Some mainstream reporters, however, did document the war's impact on civilians. Print outlets sometimes provided important information to contextualize the Pentagon's "precision" claims; in one such story, the Los Angeles Times reported (3/25/03) that "deaths and injuries from misdirected or errant bombs, or from shrapnel and fragments that spray into nearby homes even when the munitions find their intended target, are making more and more people believe that the United States is heedless of the Iraqi public."

Beware of "nasty images"

But for many outlets, speculating about the "propaganda war" was a more engaging pursuit than investigating the real, physical war. "In at least one respect, it doesn't make much difference who bombed the two markets," Newsweek wrote (4/7/03) in an article about Shaab and Shuala, two of the war's most heavily reported and horrific attacks on civilians. "Either way, Iraqis are blaming the Americans, and Saddam Hussein is reinforcing his position among his people," the magazine continued, emphasizing that "when it comes to manipulating the minds of his countrymen, Saddam Hussein is a malevolent genius."

In this, Newsweek was updating a theme it had elaborated before the war even started, when it cautioned readers (3/17/03) that "Saddam is hardly above gassing his own people and pretending that the Americans...are to blame." As though attempting to discredit ahead of time any documentary evidence that might emerge, the magazine warned that "even the most accurate American bombs could produce atrocious TV images" and that "many Arabs watching Al Jazeera would believe" Iraqi attempts to blame casualties on the U.S.

Newsweek's argument is almost nonsensical, but the bottom line is clear: Beware of ugly TV images, because even if they're real, believing what you see only serves Saddam.

The Wall Street Journal (3/28/03) went further, actually calling for more civilian deaths in an editorial asserting that the U.S. had too many "scruples" about harming civilians. The Journal argued that a show of force was necessary to teach the Middle East that the U.S. meant business, and urged U.S. viewers to ignore the discomfort the deaths might cause them: "While in the near term we are likely to endure some nasty TV images, in the long run this U.S. determination will save both Iraqi and American lives."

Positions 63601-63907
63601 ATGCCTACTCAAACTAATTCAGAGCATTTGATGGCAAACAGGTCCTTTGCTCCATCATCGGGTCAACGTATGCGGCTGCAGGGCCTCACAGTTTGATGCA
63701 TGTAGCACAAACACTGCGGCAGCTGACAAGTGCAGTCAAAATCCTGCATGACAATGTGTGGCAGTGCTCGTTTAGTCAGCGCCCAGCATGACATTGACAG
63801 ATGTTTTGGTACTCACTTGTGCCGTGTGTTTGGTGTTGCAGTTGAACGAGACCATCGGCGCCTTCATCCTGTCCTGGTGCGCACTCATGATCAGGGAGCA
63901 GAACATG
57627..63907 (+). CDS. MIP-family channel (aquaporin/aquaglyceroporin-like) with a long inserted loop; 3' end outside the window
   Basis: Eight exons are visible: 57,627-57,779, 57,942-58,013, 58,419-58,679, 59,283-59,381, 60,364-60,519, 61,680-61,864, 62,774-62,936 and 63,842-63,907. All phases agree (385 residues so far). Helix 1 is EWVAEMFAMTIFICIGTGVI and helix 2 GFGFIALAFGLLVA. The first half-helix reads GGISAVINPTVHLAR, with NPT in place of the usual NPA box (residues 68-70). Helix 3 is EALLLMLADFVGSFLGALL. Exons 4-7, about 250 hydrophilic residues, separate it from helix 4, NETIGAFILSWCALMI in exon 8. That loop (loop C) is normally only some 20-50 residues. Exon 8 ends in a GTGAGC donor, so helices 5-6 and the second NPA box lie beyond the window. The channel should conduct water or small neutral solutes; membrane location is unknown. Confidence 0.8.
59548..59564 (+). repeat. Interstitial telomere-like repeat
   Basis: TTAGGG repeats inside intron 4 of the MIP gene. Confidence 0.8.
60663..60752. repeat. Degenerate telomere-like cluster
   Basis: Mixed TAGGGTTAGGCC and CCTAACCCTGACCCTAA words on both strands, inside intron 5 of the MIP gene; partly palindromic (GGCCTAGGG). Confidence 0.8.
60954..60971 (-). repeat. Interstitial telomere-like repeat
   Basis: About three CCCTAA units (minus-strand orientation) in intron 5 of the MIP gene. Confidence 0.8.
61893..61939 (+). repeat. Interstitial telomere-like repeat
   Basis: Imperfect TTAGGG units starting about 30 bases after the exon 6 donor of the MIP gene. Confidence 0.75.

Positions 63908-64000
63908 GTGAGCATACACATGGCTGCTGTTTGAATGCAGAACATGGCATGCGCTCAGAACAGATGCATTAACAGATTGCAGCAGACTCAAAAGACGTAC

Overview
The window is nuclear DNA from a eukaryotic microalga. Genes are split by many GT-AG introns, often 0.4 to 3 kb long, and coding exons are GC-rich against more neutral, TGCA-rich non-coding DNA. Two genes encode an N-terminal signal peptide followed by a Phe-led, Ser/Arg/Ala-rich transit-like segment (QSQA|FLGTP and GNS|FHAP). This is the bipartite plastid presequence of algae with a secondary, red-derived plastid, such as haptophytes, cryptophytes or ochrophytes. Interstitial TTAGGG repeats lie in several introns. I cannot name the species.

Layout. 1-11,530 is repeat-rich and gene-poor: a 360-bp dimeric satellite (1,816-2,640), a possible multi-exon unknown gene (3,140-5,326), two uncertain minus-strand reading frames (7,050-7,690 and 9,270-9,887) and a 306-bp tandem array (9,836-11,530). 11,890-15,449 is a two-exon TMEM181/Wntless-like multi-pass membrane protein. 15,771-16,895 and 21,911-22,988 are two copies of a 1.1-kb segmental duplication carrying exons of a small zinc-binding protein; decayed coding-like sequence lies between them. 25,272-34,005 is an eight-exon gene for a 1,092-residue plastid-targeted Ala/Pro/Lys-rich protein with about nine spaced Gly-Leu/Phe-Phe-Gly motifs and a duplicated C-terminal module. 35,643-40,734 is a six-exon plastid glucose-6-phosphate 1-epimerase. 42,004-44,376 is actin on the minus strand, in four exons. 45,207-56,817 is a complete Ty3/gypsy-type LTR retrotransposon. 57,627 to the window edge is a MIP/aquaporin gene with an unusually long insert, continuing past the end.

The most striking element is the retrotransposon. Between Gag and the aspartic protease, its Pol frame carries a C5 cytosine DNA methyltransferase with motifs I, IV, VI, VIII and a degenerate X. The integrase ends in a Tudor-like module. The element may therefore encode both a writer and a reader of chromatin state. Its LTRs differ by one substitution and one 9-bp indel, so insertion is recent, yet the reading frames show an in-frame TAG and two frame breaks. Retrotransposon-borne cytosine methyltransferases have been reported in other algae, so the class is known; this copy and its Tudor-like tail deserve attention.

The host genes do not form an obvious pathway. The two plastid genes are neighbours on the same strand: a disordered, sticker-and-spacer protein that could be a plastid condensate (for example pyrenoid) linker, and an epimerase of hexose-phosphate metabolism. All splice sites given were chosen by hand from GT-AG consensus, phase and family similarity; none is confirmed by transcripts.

Ignoring the evidence

As it turned out, Americans were shielded from the nastiest of TV images, despite the fact that Iraqi deaths were undoubtedly in the thousands. (Counting only civilian deaths reported by at least two media outlets, the website Iraq Body Count put the minimum number of civilian dead, as of May 1, at 2,180.) And when viewers were forced to "endure" some knowledge of the dirty reality of the Iraq war, media more often than not spared them the burden of learning who was responsible for it. Media's response to the Shuala attack is instructive. (See FAIR Action Alert, 4/4/03.)

On March 28, in an open-air market in the Shuala section of Baghdad, over 60 people were killed in what seemed to be a missile attack--the Los Angeles Times (3/29/03), for example, reported matter-of-factly that "a missile slammed into a crowded market area." But many outlets, such as the New York Times (3/29/03), stressed that "it was impossible to determine the cause," and framed the incidents as something that "threaten[s] to become yet another major problem for the Bush administration."

Gruesome accounts of the carnage at Shuala appeared in major U.S. papers, and some rare images of actual civilian victims even made it to television. What was--and remains--missing from U.S. coverage of the story is any follow-up to determine who was responsible for the killings and how they occurred.

A London newspaper, however, did investigate further, and found evidence that appears to shed light on the story. Two days after the explosion (3/30/03), veteran journalist Robert Fisk reported in the Independent that he had found what appeared to be a missile fragment bearing a serial number at the scene of the explosion. In a follow-up article, the Independent's Cahal Milmo (4/2/03) traced the number to the Raytheon Corporation, writing that the weapon it corresponded to was "thought to be either a HARM anti-radar missile or a Paveway laser-guided bomb."

Furthermore, the military told the paper that a U.S. Navy EA-6B Prowler jet "was in action over the Iraqi capital on Friday and fired at least one HARM missile to protect two American fighters from a surface-to-air missile battery." The Independent also found that the damage at Shuala was consistent with a HARM, which has a tendency to go off-target.

As of May 1, according to a search of the Nexis database, not one major U.S. news outlet had reported the leads revealed by the Independent's investigation.